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The vast territory of Argentina spans 4,000 kilometers from north to south, encompassing biomes that range from lowland rainforests to Andean deserts. This unique journey covers an incredible diversity of sites and habitats. We will explore the Pampas grasslands and thorny woodlands north of Buenos Aires, focusing mainly on two premium birding locations: Ceibas and Otamendi, where we’ll look for birds like Straight-billed Reedhaunter, Scimitar-billed Woodcreeper, White-naped Xenopsaris, Lark-like Brushrunner and Southern Screamer among others.
After birding the Pampas, we will drive to northeastern Argentina, the richest bird area in this country. Our overland adventure will take us exploring the vast Iberá Marshes, where we expect to find some unique birds, like Strange-tailed Tyrant, Ochre-breasted Pipit, Giant Woodrail, Long-winged Harrier and Scarlet-headed Blackbird. Our drive from Iberá to Iguazú will take us through the wet grasslands of the Campos of Misiones, where chances are high for Streamer-tailed Tyrant, White Woodpecker and the rare and secretive Saffron-cowled Blackbird.
We will also explore the last remaining patches of native Araucaria forest, looking for Araucaria Tit-Spinetail, Vinaceous-breasted Amazon and Canebrake Groundcreeper, to finally conclude at the mighty, rainforest cloaked Iguazú Falls, where we expect to find Black-fronted Piping-Guan, Toco Toucan, Blue Manakin, Green-headed Tanager and Blue-naped Chlorophonia to name but a few.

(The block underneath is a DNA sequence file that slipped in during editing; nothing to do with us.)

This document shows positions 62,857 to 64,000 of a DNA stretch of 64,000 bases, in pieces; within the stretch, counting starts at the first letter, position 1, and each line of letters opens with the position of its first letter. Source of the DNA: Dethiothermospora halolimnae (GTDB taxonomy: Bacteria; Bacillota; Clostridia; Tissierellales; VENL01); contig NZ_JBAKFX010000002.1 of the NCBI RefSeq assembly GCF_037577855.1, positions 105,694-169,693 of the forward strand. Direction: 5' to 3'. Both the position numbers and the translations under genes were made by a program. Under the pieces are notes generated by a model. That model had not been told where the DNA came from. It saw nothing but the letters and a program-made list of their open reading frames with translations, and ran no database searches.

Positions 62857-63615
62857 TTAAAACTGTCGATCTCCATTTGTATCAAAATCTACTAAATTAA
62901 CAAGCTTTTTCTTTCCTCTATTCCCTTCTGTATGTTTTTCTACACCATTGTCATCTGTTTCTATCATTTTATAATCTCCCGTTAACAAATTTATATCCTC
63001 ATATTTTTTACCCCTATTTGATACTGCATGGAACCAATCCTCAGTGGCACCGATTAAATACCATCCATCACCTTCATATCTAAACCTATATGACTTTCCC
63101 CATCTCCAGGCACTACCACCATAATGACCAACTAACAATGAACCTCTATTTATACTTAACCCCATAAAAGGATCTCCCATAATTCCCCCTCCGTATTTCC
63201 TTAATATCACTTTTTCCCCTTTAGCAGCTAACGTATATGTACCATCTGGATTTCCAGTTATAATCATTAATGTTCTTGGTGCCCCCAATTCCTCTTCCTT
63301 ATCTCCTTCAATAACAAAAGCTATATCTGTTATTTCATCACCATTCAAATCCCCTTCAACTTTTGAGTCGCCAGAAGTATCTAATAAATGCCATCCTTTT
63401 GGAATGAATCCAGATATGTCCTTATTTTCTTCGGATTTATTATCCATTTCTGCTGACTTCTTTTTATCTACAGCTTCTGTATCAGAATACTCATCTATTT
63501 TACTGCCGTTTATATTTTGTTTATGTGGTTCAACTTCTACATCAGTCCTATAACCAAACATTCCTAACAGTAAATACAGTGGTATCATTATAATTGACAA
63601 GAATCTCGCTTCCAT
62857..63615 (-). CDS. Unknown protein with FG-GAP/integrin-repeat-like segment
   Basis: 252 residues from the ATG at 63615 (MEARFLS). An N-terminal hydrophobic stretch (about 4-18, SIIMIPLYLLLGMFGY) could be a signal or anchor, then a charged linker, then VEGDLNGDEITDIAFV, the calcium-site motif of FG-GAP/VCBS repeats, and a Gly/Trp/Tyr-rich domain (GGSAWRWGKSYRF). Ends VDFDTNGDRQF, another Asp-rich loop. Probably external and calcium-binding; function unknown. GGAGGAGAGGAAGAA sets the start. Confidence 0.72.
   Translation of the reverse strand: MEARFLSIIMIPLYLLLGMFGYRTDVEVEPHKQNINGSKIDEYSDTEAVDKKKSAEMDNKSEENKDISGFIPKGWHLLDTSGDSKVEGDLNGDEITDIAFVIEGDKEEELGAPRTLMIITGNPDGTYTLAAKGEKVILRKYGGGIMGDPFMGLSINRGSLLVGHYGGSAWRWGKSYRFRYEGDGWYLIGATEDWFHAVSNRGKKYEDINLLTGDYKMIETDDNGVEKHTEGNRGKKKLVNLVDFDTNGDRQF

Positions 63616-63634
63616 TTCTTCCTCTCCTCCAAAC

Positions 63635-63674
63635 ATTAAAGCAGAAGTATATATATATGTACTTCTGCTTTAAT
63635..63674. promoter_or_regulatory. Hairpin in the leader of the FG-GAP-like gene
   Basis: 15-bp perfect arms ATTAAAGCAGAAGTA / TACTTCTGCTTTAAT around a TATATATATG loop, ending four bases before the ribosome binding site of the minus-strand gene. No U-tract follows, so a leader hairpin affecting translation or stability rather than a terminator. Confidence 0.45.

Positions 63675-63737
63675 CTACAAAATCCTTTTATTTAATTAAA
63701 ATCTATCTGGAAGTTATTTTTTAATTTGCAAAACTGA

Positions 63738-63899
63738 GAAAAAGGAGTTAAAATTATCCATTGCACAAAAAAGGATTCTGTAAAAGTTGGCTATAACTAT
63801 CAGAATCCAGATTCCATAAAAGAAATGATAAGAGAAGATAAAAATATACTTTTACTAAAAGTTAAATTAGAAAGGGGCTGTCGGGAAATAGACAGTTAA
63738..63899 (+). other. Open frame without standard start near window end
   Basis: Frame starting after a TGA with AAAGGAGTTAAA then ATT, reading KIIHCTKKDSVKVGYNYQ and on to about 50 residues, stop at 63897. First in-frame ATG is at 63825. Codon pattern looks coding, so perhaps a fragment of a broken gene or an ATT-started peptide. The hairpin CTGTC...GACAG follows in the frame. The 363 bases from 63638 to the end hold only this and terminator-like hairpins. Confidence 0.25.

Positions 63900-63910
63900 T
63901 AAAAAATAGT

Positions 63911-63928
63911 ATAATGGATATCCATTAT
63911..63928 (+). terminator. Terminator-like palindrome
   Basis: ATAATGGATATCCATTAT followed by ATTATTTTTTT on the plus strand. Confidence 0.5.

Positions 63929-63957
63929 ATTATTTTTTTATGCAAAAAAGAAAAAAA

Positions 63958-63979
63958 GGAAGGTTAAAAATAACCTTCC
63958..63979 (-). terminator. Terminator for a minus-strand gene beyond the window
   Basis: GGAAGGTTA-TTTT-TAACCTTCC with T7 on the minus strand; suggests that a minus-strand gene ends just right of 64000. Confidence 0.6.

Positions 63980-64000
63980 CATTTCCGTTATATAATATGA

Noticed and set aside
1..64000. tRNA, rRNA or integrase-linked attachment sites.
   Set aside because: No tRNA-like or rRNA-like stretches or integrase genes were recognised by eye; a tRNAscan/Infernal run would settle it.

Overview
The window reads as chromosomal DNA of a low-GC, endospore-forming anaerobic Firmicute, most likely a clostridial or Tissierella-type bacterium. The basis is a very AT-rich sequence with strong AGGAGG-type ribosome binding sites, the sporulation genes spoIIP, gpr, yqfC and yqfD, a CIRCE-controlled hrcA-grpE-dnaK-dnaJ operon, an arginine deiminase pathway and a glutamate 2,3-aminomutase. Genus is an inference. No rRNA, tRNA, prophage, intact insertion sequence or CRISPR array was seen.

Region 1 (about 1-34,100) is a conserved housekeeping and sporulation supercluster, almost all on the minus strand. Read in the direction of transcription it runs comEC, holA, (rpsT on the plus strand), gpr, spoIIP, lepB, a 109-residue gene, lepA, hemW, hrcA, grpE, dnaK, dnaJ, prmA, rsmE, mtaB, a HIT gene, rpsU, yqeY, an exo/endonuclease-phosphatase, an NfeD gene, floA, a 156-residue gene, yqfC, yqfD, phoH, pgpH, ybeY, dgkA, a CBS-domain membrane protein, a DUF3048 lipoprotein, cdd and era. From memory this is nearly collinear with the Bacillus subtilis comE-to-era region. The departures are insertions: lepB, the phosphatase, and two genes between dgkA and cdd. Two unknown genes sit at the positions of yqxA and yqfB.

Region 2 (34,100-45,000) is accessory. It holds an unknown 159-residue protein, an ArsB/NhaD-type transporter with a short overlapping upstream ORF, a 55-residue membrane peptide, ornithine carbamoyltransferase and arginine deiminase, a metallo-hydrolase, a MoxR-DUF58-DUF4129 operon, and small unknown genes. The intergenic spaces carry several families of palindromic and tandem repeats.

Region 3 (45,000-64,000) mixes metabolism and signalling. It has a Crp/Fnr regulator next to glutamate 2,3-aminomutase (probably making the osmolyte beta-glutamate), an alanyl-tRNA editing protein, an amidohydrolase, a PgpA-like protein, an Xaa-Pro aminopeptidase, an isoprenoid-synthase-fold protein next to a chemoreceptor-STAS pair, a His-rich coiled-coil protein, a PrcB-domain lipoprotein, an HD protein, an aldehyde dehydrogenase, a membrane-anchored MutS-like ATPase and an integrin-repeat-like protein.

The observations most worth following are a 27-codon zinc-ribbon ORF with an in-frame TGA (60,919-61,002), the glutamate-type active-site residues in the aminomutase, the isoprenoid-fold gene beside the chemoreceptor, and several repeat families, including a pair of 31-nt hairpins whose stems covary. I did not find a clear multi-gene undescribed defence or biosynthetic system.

Morning rendezvous with your Trogon Tours’ leader at Buenos Aires International Airport. From here you will drive to the city, and check into our hotel for one night. Welcome lunch at a local restaurant followed by a visit to Costanera Sur, one of South America’s top urban nature reserves, where more than 300 bird species have been recorded. Night in Buenos Aires.
We will make an early start for birding Otamendi National Park. This 3,000 hectares park sits on the shores of the Paraná River, just north of Buenos Aires, and it is included in the international list of Important Bird Areas. It takes in three of the main bird habitats in Argentina: the Pampas Grasslands, the Thorny Woodland, and the Paraná River Delta. Our targets for the day in Otamendi include both Reedhaunters: Straight-billed and Curve-billed and Diademed Tanager.
We’ll also look for other, more widespread species, like White-tufted Grebe, Southern Screamer, Long-winged Harrier, Giant Woodrail, White-tipped Dove, Checkered Woodpecker, Chotoy Spinetail, Warbling Doradito and Great Pampa-Finch. We’ll leave Otamendi at mid morning and drive to Ceibas, an natural area across the Paraná River, in the Province of Entre Ríos.
Its particular bird abundance makes it really enjoyable for birders the world over, and its dense thorny forests and marshlands are home to an incredible number of species, among which is worth mentioning Greater Rhea, Red-winged Tinamou, Savanna Hawk, White-fronted and White Woodpeckers, Scimitar-billed Woodcreeper, Brown Cacholote, Lark-like Brushrunner, Short-billed Canastero, and Tufted Tit-Spinetail. We will return to our hotel in Ceibas, in time to get together for a recap of the places and wildlife seen today, and have dinner at the hotel. Night in Ceibas.